[Solved] Why does my function print None in Python

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Borislav Hadzhiev

Last updated: Jun 15, 2022

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[Solved] Why does my function print None in Python #

Functions often print None when we pass the result of calling a function that doesn't return anything to the print() function. All functions that don't explicitly return a value, return None in Python.

main.py
def example(): print('hello world') print(example()) # 👇️ Output # hello world # None

Notice that we called the print() function twice.

When we call the example() function, the print() function gets called with hello world, and then we print the result of calling the example() function.

Because the example function doesn't return anything, it ends up implicitly returning None, so None gets printed.

If we were to return a value from the function, the value would get printed.

main.py
def example(): print('hello world') return 'bye' print(example()) # 👇️ Output # hello world # bye

We used the return statement to return a value from the function.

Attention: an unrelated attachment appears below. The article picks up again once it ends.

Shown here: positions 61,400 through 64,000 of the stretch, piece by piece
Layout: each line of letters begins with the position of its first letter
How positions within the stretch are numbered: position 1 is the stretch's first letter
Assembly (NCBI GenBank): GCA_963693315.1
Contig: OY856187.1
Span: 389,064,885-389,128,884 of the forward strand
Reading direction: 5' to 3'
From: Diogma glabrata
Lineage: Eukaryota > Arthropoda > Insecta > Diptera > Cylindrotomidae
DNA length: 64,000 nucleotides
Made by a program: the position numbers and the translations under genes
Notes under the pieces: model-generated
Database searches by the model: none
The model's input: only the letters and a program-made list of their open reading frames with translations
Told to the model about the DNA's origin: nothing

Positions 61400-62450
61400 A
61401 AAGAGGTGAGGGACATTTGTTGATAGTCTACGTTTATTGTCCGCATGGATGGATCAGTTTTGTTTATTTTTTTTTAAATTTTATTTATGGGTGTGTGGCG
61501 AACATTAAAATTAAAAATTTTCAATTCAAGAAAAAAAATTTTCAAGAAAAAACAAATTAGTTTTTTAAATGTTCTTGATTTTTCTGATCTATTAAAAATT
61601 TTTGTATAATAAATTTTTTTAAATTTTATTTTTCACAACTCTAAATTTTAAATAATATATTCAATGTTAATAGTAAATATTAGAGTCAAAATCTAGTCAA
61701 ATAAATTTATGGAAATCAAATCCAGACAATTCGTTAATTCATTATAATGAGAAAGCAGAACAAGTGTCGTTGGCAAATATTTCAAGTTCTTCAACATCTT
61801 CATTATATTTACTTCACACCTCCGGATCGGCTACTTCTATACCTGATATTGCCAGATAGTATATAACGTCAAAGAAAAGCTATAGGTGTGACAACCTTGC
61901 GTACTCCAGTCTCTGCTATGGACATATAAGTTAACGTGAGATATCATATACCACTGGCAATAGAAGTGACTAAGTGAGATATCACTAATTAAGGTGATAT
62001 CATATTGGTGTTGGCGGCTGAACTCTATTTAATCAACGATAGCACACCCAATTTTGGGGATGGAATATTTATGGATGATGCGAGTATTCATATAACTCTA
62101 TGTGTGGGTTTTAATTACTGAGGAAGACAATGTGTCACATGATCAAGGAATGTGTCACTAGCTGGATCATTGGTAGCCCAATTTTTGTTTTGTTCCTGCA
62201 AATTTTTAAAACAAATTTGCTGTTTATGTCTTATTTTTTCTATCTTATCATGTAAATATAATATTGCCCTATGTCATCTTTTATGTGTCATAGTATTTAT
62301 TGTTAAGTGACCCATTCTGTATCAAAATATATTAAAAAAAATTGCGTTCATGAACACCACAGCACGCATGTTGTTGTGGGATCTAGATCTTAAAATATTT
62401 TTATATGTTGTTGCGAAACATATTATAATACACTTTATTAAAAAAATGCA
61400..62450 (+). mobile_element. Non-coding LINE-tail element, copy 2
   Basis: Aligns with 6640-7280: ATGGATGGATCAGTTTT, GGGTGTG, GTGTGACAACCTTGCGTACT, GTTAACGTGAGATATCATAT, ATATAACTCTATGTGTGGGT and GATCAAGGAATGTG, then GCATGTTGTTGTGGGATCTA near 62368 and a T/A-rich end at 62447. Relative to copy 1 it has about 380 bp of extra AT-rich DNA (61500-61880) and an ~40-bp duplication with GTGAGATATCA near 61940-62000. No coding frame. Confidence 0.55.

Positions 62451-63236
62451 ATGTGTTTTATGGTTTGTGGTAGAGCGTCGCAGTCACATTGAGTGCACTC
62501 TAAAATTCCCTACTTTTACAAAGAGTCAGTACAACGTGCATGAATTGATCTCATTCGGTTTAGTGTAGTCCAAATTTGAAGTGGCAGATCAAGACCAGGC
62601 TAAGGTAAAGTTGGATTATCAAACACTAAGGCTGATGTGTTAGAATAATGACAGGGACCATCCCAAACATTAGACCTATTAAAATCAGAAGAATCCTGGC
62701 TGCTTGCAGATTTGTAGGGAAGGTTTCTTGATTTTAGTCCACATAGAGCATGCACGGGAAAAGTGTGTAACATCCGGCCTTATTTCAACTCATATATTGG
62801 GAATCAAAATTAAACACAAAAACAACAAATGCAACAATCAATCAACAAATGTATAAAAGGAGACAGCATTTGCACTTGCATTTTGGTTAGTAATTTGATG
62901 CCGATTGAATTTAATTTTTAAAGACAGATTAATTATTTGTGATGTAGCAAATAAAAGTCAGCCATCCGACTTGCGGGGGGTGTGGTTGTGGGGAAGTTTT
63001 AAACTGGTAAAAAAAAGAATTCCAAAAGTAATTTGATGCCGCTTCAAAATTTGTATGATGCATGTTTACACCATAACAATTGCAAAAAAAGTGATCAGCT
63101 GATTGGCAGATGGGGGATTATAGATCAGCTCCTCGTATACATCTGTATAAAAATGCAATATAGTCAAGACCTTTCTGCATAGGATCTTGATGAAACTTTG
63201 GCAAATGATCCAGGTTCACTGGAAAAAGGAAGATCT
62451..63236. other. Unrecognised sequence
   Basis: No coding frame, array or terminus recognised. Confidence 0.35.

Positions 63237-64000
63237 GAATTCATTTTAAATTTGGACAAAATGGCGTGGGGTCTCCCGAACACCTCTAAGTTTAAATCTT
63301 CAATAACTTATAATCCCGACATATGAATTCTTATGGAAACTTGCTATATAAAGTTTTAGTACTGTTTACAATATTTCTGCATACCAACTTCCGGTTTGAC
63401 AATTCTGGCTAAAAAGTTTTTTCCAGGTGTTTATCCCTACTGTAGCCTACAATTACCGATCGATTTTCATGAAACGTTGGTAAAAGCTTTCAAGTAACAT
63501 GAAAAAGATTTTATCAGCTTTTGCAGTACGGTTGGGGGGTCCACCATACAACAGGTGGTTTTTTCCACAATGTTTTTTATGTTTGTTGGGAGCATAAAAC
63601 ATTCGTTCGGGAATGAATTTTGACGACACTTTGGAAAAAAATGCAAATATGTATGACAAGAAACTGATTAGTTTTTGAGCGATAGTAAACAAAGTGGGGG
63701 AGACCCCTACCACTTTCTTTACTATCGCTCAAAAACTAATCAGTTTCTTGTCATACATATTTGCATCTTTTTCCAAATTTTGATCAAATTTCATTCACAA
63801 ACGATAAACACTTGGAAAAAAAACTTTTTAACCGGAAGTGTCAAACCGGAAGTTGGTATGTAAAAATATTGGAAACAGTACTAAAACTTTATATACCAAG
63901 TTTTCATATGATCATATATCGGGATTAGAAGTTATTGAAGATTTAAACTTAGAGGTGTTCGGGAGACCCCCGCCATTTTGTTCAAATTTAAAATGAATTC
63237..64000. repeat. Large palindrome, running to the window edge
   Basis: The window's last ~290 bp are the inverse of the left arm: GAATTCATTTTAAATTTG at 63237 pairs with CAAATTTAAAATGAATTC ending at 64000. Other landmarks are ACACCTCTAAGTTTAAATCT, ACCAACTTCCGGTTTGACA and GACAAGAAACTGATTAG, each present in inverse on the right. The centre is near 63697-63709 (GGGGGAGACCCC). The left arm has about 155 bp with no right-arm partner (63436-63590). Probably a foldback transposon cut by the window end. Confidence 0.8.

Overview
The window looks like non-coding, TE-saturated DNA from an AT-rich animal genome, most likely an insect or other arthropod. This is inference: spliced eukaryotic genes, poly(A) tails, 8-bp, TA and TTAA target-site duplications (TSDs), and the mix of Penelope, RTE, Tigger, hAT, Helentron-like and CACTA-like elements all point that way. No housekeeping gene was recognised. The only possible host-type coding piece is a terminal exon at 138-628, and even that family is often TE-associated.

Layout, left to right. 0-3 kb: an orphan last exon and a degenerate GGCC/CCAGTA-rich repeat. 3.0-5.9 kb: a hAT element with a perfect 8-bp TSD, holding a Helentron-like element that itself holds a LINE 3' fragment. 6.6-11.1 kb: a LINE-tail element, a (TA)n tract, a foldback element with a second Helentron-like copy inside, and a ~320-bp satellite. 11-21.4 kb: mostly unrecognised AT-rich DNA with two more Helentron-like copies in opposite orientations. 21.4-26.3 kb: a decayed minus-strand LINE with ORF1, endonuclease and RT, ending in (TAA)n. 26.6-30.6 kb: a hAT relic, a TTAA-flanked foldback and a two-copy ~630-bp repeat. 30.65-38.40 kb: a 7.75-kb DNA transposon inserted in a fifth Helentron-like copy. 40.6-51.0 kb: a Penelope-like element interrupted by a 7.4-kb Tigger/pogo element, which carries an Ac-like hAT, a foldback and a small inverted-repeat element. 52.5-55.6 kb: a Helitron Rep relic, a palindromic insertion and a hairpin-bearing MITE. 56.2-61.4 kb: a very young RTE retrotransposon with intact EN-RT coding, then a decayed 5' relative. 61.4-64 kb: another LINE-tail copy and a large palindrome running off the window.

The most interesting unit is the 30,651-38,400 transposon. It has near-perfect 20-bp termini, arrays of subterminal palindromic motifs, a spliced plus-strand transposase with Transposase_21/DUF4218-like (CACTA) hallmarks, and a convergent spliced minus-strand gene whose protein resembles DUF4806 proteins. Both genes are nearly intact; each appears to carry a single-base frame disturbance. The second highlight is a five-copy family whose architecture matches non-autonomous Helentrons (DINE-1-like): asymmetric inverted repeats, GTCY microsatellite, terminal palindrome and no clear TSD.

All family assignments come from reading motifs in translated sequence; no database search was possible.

Now when the example() function is called, we print the strings hello world and bye, instead of None.

Note that all functions that don't explicitly return a value, end up implicitly returning None.

If you don't want to return anything from the function, remove the print() call when calling the example() function.

main.py
def example(): print('hello world') example() # 👇️ Output # hello world

There is no point in printing the result of calling a function that doesn't return anything because we're always going to print None.

The most common sources of None values are:

  1. Having a function that doesn't return anything (returns None implicitly).
  2. Explicitly setting a variable to None.
  3. Assigning a variable to the result of calling a built-in function that doesn't return anything.
  4. Having a function that only returns a value if certain condition is met.
Note that there are many built-in functions (e.g. sort()) that mutate the original object in place and return None.

Another common source of None values is having a function that returns a value only if a condition is met.

main.py
def get_list(a): if len(a) > 3: return a # 👇️ None my_list = get_list(['a', 'b']) print(my_list) # 👉️ None

The if statement in the get_list function is only ran if the passed in argument has a length greater than 3.

In all other cases, the function doesn't return anything and ends up implicitly returning None.

To get around this, we could return a default value if the condition is not met, e.g. an empty string, an empty list, 0, or any other value that suits your use case.

main.py
def get_list(a): if len(a) > 3: return a return [] # 👈️ return empty list if condition not met # 👇️ [] my_list = get_list(['a', 'b']) print(my_list) # 👉️ []

Now the function is guaranteed to return a value regardless if the condition is met.

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